This review is brought to you by sandal enthusiast and Senior Review Editor,Maggie Nichols. Maggie is always looking for a way not to wear socks and has worn hundreds of pairs of sandals through countless adventures. She started professionally guiding river and backpacking trips in a sturdy pair of adventure sandals in 2007 and never looked back. From trekking through her Sierra Nevada neighborhood and wandering desolate desert paths to exploring jungles and touring foreign cities, Maggie never leaves home without a trusty pair of sandals. She spent months journeying in the models in this review to give them all careful consideration and learn what each is best suited for.
Analysis and Test Results
We wore these sandals incessantly to understand how they fit and function across different shapes of feet, support needs, and environments. We tested them wet and dry, on smooth flat surfaces and rocky hills, across pavement and sand. While each is ranked out of a total possible score of 100, our testing spanned five mutually exclusive metrics and dozens of individual tests.
As with anything you buy, finding a high-value item is ideal. And with a pair of sandals, the pressure is on — they should be comfortable, stylish, functional across many activities, and — we hope — not overly expensive. While this is a lot to ask, it's not impossible to find. When it comes to high-functioning adventure, the Teva Original Universal has a lot to offer for a lower price tag, and it comes in many colors and patterns to match just about any summer outfit. If you're the type who likes to wear sandals 100% of the time, investing in the Chaco Bodhi can take you from backpacking trips to winery tours and everywhere in between. And for those that love the minimalist barefoot feel, the Zero Z-Trail EV is well-made and decently priced.
Probably all of us have, at least once, talked ourselves into wearing an uncomfortable pair of shoes just to match an outfit. But this isn't ideal, so we put everything in our lineup through intense scrutiny and testing to assess comfort. We compared the flexibility and protection of the soles, the feel and fit of the footbeds, and the touch points and fit of the straps. We walked in every pair for miles, over pavement, gravel, and on trails. We went to the beach and hiked in the forest to evaluate support, potential hot spots, and comfort across many foot shapes.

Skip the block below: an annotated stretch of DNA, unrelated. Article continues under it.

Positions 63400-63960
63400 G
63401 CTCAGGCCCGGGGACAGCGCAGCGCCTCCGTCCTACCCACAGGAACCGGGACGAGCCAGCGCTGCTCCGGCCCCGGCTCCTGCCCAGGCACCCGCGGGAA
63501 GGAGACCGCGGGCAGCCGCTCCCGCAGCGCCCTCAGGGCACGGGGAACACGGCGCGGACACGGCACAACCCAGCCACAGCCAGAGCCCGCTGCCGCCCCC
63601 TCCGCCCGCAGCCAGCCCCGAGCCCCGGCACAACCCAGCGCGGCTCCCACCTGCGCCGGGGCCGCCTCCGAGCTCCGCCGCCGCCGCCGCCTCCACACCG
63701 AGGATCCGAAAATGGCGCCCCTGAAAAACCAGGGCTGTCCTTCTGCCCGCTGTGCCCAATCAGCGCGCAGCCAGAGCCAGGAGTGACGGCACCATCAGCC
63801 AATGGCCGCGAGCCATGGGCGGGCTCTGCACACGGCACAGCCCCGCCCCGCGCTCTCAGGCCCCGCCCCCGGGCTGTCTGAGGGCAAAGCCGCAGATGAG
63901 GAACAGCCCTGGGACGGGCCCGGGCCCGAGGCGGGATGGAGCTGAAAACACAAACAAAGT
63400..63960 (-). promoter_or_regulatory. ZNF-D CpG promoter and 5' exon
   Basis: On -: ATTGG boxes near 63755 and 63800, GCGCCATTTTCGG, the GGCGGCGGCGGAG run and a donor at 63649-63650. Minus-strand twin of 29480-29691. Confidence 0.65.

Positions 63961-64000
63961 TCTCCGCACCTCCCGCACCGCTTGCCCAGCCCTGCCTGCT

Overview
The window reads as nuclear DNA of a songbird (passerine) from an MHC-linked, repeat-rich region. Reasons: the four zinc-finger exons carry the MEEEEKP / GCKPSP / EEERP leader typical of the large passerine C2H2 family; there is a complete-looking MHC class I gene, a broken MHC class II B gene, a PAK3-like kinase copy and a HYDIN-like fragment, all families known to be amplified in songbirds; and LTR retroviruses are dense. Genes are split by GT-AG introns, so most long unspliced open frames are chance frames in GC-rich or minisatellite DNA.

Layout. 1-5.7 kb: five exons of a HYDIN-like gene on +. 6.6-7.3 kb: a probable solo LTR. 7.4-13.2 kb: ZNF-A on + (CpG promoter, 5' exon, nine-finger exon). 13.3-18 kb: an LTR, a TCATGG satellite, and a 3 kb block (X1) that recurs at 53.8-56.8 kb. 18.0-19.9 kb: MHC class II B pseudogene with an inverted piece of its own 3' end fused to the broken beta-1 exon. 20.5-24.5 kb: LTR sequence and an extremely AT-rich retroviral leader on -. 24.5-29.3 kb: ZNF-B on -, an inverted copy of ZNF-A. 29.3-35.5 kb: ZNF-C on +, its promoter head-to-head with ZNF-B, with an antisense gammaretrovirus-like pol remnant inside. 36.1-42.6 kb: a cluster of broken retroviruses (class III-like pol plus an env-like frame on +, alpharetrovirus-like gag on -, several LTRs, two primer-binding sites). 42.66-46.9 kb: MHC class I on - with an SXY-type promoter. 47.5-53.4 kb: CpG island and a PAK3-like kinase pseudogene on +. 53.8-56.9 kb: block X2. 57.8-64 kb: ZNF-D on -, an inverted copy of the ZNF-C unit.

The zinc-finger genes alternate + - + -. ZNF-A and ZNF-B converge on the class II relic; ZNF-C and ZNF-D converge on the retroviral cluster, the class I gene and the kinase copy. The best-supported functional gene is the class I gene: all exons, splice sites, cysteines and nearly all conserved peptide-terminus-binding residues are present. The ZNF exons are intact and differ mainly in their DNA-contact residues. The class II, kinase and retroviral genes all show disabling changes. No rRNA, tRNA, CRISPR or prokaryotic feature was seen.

The Chaco Bodhi outperformed the rest across our comfort tests. The open design easily accommodates feet of many shapes, while the soft webbing never caused hot spots, even through days of adventuring. We were initially concerned that the strap in between the toes would rub, but it didn't, even after scrambling up and down rocks, walking coarse sand beaches, and meandering downtown for hours. The Bodhi sole is thinner, lighter, and more flexible than other Chacos, with just the right amount of arch support to keep you going on even the longest hikes. Not far behind is the Chaco Z/Cloud 2 and Bedrock Cairn 3D PRO II, which offer different types of comfort. The Z/Cloud 2 is similar to the Bodhi in terms of strap feel and footbed shape, though heavier overall. The Cairn 3D offers a nearly flat experience, with just a touch of ridges and crests in key spots to help keep your foot in place.
For experienced barefoot walkers, the Xero Z-Trail EV also proved extremely comfortable. With a unique strap attachment system, we could wear these much looser than other options without compromising security and stability. The Chaco Z/1 Classic has a similar sole to the Z/Cloud 2, though the lack of toe loop leaves a little more space for floppiness. The Birkenstock Arizona is also impressively comfortable, with the classic Birkenstock sole that conforms to your foot over time. The thicker leather straps proved slightly less comfortable on our bare feet — though they softened over time.
The Skechers On the Go 600 Brilliancy have very soft, squishy soles with pronounced thicker heels, making for a comfortable stride. The Keen Whisper has nearly as soft of a footbed, with a comfortable sneaker-like feel. Both the Teva Original Universal and the Bedrock Cairn Adventure have totally flat soles with just moderate texturing — great for anyone with flat feet or low arches. The Sanuk Sling ST is extremely comfortable to stand in, with very soft, flat soles and sweatband-like elastic straps. However, these supple straps had difficulty keeping our feet on the overly narrow yoga mat soles when on the move.